If you’re in need of a bit of inspiration as we kick off this first day of the 2016 Granite Games, we’ve got just the thing. Megan Benzik, one of our individual AsRx competitors this year, was kind enough to share her story with us, and it blew us away. Check out what Megan had to say about coping with a chronic illness, working hard and not making excuses. And remember her name! We’ve got a feeling this athlete is going places!
GG: So, living with lupus, diagnosed when you were twelve… How did that change your approach to life, health and fitness?
Megan Benzik: It actually put me in the direction of health and fitness. When I was 12 years old I got diagnosed, and then shortly after that my mom got me a gym membership, because I was actually old enough to go upstairs [at the gym]. So for my birthday, that’s what she got me.
So I started to go with her early in the morning. And I just knew at that point that if I was going to have to live with this my whole life that I needed to do everything I could to not let it affect me. And that was the starting point of like, I need to center my whole life around fitness. So, I started personal training right out of high school, and I was always working out consistently. I never really played sports though, I wasn’t very coordinated.
GG: Haha I’m so with you. So you had a personal trainer, or you became one yourself?
MB: I had a personal trainer when I was younger, because there was a point when I got very sick and was in the hospital for a while, and I think I was like 15; I missed three weeks of school. So after that my mom got me a personal trainer to help get me back into everything and try to get things back on track and he inspired me to become a personal trainer. So, I started actually personal training straight out of high school. It was a personal trainer friend who introduced me to CrossFit. I was like oh, working out is a sport, that’s my sport!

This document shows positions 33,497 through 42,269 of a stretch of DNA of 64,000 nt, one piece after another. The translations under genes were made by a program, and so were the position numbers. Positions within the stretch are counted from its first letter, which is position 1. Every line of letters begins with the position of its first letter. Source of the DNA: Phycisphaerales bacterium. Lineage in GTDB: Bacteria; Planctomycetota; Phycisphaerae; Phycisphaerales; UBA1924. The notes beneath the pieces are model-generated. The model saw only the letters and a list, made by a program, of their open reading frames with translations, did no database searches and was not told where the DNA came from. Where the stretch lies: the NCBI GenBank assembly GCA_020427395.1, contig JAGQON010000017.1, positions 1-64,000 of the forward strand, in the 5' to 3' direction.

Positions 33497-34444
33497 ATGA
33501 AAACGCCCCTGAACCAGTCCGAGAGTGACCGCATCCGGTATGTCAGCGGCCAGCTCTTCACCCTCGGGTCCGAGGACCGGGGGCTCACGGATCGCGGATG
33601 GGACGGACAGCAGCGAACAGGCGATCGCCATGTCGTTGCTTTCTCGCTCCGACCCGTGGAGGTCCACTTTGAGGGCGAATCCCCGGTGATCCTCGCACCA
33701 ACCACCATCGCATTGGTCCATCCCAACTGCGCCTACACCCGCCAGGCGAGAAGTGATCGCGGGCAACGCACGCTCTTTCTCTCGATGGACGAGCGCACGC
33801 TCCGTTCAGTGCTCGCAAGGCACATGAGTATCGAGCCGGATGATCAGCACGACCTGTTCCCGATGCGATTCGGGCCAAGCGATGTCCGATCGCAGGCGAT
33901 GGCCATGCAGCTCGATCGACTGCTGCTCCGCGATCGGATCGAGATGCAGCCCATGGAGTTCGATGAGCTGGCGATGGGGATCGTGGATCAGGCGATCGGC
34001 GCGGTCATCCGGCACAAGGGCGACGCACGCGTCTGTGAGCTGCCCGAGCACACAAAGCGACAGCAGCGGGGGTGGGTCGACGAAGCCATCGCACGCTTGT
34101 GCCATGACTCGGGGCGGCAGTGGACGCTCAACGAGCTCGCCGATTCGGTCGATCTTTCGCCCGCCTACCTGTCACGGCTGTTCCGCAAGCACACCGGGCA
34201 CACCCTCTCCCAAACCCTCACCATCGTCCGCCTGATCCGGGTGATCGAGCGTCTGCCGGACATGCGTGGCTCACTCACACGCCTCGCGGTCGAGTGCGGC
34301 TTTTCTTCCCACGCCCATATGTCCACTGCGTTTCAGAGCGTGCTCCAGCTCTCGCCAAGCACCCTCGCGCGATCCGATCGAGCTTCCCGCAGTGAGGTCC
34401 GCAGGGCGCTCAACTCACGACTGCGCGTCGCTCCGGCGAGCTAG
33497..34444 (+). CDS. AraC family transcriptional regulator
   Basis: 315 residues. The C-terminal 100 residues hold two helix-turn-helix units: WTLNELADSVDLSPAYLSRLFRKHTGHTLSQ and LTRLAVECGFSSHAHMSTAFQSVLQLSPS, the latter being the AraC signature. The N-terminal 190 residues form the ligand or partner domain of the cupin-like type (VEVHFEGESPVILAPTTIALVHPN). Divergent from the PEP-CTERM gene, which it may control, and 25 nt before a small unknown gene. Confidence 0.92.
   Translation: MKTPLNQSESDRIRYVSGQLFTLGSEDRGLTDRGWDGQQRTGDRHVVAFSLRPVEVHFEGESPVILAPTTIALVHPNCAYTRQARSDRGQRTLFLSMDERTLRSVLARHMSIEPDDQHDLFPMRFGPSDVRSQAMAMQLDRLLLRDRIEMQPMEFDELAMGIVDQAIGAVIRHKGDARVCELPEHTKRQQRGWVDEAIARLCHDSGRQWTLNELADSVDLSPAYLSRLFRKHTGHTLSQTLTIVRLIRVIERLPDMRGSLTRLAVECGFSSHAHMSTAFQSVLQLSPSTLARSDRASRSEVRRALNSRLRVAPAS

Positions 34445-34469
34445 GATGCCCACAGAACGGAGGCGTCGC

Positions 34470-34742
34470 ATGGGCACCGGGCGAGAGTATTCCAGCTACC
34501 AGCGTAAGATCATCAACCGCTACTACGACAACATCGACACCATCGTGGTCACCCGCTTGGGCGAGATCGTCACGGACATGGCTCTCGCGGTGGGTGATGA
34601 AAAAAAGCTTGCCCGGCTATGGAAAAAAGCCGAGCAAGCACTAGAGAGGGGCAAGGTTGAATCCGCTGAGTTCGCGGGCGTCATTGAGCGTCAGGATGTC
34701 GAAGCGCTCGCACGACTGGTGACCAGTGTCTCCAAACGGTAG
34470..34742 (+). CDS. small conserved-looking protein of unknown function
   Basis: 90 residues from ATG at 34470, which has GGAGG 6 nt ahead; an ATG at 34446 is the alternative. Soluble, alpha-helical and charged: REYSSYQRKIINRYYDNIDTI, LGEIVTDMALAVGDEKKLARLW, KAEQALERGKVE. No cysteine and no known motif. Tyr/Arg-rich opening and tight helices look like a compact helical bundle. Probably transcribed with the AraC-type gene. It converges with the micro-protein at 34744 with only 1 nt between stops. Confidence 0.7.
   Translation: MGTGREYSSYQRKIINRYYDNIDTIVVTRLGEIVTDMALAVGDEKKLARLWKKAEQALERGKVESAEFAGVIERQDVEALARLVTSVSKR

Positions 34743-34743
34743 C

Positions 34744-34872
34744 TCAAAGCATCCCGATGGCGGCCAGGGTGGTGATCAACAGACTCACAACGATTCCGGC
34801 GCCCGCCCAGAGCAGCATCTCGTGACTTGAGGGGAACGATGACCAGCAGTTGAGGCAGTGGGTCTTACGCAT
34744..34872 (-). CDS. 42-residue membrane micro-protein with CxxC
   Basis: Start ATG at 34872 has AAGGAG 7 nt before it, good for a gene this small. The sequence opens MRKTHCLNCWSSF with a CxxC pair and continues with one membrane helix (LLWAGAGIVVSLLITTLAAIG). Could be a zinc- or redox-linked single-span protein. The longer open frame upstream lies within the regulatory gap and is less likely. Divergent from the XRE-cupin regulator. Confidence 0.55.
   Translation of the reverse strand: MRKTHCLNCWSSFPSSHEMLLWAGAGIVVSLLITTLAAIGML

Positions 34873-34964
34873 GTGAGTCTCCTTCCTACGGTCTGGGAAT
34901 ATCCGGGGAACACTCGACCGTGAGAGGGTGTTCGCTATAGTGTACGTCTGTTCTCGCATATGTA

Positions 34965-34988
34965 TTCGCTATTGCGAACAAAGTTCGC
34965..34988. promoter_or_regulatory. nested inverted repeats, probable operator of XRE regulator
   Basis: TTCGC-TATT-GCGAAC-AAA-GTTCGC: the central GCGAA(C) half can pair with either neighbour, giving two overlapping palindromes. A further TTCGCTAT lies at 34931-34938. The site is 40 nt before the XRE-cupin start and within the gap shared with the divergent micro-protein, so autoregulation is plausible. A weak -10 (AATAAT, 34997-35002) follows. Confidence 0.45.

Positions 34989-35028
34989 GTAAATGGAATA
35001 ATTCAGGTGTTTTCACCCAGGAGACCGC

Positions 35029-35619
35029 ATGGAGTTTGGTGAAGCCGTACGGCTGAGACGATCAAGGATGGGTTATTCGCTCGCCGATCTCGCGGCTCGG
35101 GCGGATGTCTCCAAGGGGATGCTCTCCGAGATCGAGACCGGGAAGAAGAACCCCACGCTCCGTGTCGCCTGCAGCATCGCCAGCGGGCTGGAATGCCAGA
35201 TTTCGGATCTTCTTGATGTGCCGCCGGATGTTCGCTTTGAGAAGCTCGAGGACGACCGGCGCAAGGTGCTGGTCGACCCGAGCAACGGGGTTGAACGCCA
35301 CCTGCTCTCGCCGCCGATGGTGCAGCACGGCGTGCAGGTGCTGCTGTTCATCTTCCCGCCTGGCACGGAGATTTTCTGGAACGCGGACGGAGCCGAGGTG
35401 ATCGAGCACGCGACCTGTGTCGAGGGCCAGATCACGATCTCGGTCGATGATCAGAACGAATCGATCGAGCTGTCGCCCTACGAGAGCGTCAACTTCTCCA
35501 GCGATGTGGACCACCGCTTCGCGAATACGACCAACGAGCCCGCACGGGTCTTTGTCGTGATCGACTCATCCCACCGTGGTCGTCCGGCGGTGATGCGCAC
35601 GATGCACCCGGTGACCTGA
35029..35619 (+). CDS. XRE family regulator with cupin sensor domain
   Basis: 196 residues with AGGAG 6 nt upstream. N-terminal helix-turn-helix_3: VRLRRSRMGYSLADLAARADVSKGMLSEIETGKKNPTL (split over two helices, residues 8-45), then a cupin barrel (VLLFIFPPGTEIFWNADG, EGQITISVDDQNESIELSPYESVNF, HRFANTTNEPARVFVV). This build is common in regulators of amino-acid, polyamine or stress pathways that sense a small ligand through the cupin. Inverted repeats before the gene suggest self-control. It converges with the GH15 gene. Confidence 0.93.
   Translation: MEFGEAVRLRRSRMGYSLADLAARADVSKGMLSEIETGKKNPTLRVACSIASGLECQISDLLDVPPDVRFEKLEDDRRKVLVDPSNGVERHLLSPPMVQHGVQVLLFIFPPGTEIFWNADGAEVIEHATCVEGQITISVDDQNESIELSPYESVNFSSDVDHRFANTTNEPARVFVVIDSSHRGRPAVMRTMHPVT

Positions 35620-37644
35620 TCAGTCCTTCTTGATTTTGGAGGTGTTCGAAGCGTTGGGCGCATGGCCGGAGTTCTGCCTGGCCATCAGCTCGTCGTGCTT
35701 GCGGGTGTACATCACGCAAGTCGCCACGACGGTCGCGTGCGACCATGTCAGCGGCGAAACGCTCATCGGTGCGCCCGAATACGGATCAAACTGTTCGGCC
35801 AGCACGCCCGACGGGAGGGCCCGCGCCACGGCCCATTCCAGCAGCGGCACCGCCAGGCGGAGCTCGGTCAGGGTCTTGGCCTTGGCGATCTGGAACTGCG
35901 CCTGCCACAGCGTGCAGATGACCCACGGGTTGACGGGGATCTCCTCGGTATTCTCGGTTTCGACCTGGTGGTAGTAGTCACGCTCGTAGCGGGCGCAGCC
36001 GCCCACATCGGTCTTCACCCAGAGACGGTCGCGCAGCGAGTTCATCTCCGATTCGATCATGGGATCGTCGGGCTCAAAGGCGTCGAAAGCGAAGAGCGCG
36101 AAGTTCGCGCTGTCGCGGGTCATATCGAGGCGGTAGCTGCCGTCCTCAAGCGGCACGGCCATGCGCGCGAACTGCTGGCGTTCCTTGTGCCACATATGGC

GG: EXACTLY! Now, would you say there’s anything you’re not able to do because of lupus?
MB: I would say the biggest thing that affects me is fatigue. When I was first diagnosed, I had the really bad joint pain and arthritis, stuff like that. But I think just building strength has really helped me to overcome that, to the point that I don’t really feel it too bad. I haven’t had a flare-up in a long time, so that’s been good. I haven’t really gotten sick in a long time, so I eat really healthy. So I’d say the fatigue. I train twice a day most days, so I have to take naps. I’m a coach as well, so that’s very active. I get tired a lot. That’s probably the biggest thing.
GG: So what motivates you to push your fitness to this level? You already do an incredible job of maintaining normalcy, so what pushes you to strive for more?
MB: When I first started CrossFit, Annie Thorisdottir was winning at that time, about 4 years ago… I was like, “If they can do it, why can’t I?” so I was like, I’m going to do everything I can to see if I can make it happen from there. And I feel like every day that I’m able to push a little harder or hit a PR, I feel like I’m overcoming being stuck back (held back by) lupus.
When I was younger, I would go to support groups, and the women there were negative, they wouldn’t take their medicine, and I decided I didn’t want to be like them.
GG: I love that. So what event are you most looking forward to this weekend? Is there one that’s just your jam, you’re just going to crush it?
MB: I’m most excited for the clean & jerks, the ladder. That one should be pretty fun. I’ve never done a competition where there was sprinting, so I don’t know how I’m going to do with that, it’ll be interesting. I’ve also never competed at this level. I’ve done a lot of local competitions, but it’s going to be interesting to see where I stack up against everyone else. In the Open this year, I was 31st, so I was right out of making Regionals, I was super close!